If the ballot did succeed in enabling the lower order of voters to conquer their betters, so much the worse. In a town consisting of 700 voters, the 300 most opulent and powerful (and therefore probably the best instructed) would make a much better choice than the remaining 400; and the ballot would, in that case, do more harm than good. In nineteen cases out of twenty, the most numerous party would be in the wrong. If this is the case, why give the franchise to all 5 why not confine it to the first division? because even with all the abuses which occur, and in spite of them, the great mass of the people are much more satisfied with having a vote occasionally controlled, titan with having none. Many agree with their superiors, and therefore feel no control. Many are persuaded by their superiors, and not controlled. Some are indifferent which way they exercise the power, though they would not like to be utterly deprived of it. Some guzzle away their vote, some sell it, some brave their superiors, a few are threatened and controlled. The election, in different ways, is affected by the superior influence of the upper orders; and the great mass (occasionally and justly complaining) are, beyond all doubt, better pleased than if they had no votes at all. The lower orders always have it in their power to rebel against their superiors; and occasionally they will do so, and have done so, and occasionally and justly carried elections against gold, and birth, and education. But it is madness to make laws of society which attempt to shake off the great laws of nature. As long as men love bread, and mutton, and broad cloth, wealth, in a long series of years, must have enormous effects upon human affairs, and the strong box will beat the ballot box. Mr. Grote has both, but he miscalculates their respective powers. Mr. Grote knows the relative values of gold and silver; but by what moral rate of exchange is he able to tell us the relative values of liberty and truth?
It is hardly necessary to say anything about universal suffrage, as there is no act of folly or madness which it may not in the beginning produce. There would be the greatest risk that the monarchy, as at present constituted, the funded debt, the established church, titles, and hereditary peerage, would give way before it. Many really honest men may wish for these changes; I know, or at least believe, that wheat and barley would grow if there was no Archbishop of Canterbury, and domestic fowls would breed if our Viscount Melbourne was again called Mr. Lamb; but they have stronger nerves than I have who would venture to bring these changes about. So few nations have been free, it is so difficult to guard freedom from kings, and mobs, and patriotic gentlemen; and we are in such a very tolerable state of happiness in England, that I think such changes would be very rash; and I have an utter mistrust in the sagacity and penetration of political reasoners who pretend to foresee all the consequences to which they would give birth. When I speak of the tolerable state of happiness in which we live in England, I do not speak merely of nobles, squires, and canons of St. Paul's, but of drivers of coaches, clerks in offices, carpenters, blacksmiths, butchers, and bakers, and most men who do not marry upon nothing, and become burthened with large families before they have arrived at years of maturity. The earth is not sufficiently fertile for this:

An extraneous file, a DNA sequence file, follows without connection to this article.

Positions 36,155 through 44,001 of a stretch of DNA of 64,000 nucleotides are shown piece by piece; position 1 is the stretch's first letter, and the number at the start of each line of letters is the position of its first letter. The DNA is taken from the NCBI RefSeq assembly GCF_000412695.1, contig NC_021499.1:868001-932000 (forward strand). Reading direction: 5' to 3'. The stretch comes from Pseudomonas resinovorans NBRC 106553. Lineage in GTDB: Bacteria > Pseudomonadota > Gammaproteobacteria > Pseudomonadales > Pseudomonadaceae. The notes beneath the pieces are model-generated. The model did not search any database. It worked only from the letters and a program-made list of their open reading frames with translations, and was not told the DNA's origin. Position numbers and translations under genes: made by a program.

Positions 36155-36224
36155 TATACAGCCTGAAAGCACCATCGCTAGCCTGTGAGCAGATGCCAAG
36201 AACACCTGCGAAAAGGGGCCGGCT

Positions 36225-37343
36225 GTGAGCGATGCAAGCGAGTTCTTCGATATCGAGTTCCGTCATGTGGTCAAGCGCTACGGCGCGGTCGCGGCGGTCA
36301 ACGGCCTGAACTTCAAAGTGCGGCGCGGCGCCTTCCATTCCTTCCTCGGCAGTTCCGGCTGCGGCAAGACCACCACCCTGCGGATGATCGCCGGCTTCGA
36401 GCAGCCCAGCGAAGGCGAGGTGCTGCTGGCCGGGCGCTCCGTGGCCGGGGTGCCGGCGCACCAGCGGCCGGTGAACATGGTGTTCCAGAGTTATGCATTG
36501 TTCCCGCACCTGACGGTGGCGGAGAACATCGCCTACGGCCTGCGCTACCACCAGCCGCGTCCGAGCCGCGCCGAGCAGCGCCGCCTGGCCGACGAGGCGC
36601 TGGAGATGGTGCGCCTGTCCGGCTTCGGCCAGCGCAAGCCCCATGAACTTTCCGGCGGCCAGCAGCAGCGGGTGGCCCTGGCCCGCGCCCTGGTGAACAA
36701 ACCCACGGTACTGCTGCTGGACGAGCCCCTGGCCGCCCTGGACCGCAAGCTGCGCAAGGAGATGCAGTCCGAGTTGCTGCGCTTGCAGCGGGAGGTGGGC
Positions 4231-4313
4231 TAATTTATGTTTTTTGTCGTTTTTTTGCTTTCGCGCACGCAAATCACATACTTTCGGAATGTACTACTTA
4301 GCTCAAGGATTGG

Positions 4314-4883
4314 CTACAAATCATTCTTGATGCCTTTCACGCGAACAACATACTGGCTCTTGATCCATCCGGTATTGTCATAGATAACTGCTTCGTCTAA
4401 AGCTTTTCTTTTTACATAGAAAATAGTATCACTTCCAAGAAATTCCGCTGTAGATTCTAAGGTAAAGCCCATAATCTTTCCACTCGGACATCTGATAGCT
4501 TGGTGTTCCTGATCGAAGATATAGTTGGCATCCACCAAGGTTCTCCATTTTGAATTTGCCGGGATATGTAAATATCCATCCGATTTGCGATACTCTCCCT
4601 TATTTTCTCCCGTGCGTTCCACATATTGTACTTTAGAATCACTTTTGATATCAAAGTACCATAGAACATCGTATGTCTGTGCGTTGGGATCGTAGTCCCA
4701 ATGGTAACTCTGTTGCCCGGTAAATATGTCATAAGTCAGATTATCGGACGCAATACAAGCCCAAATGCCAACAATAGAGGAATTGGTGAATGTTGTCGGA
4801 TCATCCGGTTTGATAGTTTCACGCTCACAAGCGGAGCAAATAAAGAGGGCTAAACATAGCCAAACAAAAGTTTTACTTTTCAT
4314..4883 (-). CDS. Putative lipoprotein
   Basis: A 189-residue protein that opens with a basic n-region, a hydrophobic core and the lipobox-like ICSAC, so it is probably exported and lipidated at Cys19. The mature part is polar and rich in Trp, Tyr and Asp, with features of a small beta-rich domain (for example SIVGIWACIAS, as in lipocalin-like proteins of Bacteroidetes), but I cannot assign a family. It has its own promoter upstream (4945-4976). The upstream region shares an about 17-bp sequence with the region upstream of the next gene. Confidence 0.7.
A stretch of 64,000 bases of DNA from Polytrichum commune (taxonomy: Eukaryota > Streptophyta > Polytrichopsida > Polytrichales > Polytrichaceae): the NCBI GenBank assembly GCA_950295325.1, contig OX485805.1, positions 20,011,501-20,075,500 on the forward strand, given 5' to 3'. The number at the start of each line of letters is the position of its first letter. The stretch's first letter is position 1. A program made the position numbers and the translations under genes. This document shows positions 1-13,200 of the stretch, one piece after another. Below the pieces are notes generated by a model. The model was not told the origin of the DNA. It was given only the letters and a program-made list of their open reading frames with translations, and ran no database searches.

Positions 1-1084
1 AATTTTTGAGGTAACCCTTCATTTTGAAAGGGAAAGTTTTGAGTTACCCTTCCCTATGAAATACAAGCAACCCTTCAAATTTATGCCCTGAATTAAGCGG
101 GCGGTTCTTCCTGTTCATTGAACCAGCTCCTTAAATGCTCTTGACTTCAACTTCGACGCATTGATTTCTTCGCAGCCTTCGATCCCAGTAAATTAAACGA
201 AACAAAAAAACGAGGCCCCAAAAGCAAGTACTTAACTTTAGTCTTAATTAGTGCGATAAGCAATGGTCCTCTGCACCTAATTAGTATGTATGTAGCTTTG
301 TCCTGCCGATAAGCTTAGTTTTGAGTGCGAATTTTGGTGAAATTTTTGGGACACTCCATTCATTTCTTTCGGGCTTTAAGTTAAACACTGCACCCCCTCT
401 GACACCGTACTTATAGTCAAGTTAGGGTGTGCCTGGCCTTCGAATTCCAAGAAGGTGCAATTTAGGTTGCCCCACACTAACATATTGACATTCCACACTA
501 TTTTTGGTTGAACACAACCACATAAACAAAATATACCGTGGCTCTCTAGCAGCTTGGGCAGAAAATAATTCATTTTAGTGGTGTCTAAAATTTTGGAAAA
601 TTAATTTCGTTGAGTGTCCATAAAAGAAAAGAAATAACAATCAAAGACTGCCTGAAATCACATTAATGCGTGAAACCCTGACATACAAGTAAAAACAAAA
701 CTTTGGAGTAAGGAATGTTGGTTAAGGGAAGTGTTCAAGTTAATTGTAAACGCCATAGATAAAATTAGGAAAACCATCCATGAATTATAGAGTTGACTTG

Difficilem victum fundit durissima tellus.
After all, the great art in politics and war is to choose a good position for making a stand. The Duke of Wellington examined and fortified the lines of Torres Vedras a year before he had any occasion to make use of them, and he had previously marked out Waterloo as the probable scene of some future exploit. The people seem to be hurrying on through all the well known steps to anarchy; they must be stopped at some pass or another: the first is the best and the most easily defended. The people have a right to ballot or to any thing else which will make them happy; and they have a right to nothing which will make them unhappy. They are the best judges of their immediate gratifications, and the worst judges of what would best conduce to their interests for a series of years. Most earnestly and conscientiously wishing their good, I say,
- Mr. Grote is a very worthy, honest, and able man; and, if the world were a chess-board, would be an important politician.
- The 400 or 500 voting against the 200 are right about as often as juries are right in differing from judges; and that is very seldom.